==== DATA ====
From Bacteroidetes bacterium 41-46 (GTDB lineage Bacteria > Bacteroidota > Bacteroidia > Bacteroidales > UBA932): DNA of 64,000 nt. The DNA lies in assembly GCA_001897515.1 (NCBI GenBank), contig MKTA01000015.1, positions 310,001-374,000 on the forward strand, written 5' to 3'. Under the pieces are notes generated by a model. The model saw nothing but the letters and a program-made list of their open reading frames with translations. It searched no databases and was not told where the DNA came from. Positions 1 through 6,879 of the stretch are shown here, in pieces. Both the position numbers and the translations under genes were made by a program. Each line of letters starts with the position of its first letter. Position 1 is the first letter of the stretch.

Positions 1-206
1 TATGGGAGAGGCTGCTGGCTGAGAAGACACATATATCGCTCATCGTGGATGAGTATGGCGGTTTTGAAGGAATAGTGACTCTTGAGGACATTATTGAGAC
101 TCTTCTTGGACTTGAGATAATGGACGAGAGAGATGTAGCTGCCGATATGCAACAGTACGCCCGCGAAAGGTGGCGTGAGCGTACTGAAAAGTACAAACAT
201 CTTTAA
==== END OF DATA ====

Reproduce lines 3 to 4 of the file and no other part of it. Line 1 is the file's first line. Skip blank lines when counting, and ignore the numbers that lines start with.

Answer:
1 TATGGGAGAGGCTGCTGGCTGAGAAGACACATATATCGCTCATCGTGGATGAGTATGGCGGTTTTGAAGGAATAGTGACTCTTGAGGACATTATTGAGAC
101 TCTTCTTGGACTTGAGATAATGGACGAGAGAGATGTAGCTGCCGATATGCAACAGTACGCCCGCGAAAGGTGGCGTGAGCGTACTGAAAAGTACAAACAT